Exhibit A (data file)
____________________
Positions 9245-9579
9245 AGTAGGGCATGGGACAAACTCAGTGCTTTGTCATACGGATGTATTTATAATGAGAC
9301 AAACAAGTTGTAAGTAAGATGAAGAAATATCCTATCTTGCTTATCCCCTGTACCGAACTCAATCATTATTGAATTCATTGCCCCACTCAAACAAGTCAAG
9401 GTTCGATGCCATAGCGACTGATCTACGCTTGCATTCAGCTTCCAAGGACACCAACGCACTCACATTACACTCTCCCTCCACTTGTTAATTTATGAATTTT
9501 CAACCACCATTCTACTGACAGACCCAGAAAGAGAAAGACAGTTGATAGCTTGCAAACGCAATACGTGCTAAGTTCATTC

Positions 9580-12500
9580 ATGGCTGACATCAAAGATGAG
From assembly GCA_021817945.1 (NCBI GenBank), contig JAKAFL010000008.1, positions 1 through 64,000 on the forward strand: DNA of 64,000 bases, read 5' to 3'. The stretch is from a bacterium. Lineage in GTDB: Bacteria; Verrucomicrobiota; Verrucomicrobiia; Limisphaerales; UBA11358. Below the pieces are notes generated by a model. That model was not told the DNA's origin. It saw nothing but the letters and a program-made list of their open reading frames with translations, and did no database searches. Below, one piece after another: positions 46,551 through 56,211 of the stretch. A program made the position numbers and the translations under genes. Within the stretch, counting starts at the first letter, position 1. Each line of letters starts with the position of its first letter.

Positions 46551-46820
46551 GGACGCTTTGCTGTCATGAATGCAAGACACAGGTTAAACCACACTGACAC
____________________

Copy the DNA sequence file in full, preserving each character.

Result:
Positions 9245-9579
9245 AGTAGGGCATGGGACAAACTCAGTGCTTTGTCATACGGATGTATTTATAATGAGAC
9301 AAACAAGTTGTAAGTAAGATGAAGAAATATCCTATCTTGCTTATCCCCTGTACCGAACTCAATCATTATTGAATTCATTGCCCCACTCAAACAAGTCAAG
9401 GTTCGATGCCATAGCGACTGATCTACGCTTGCATTCAGCTTCCAAGGACACCAACGCACTCACATTACACTCTCCCTCCACTTGTTAATTTATGAATTTT
9501 CAACCACCATTCTACTGACAGACCCAGAAAGAGAAAGACAGTTGATAGCTTGCAAACGCAATACGTGCTAAGTTCATTC

Positions 9580-12500
9580 ATGGCTGACATCAAAGATGAG
From assembly GCA_021817945.1 (NCBI GenBank), contig JAKAFL010000008.1, positions 1 through 64,000 on the forward strand: DNA of 64,000 bases, read 5' to 3'. The stretch is from a bacterium. Lineage in GTDB: Bacteria; Verrucomicrobiota; Verrucomicrobiia; Limisphaerales; UBA11358. Below the pieces are notes generated by a model. That model was not told the DNA's origin. It saw nothing but the letters and a program-made list of their open reading frames with translations, and did no database searches. Below, one piece after another: positions 46,551 through 56,211 of the stretch. A program made the position numbers and the translations under genes. Within the stretch, counting starts at the first letter, position 1. Each line of letters starts with the position of its first letter.

Positions 46551-46820
46551 GGACGCTTTGCTGTCATGAATGCAAGACACAGGTTAAACCACACTGACAC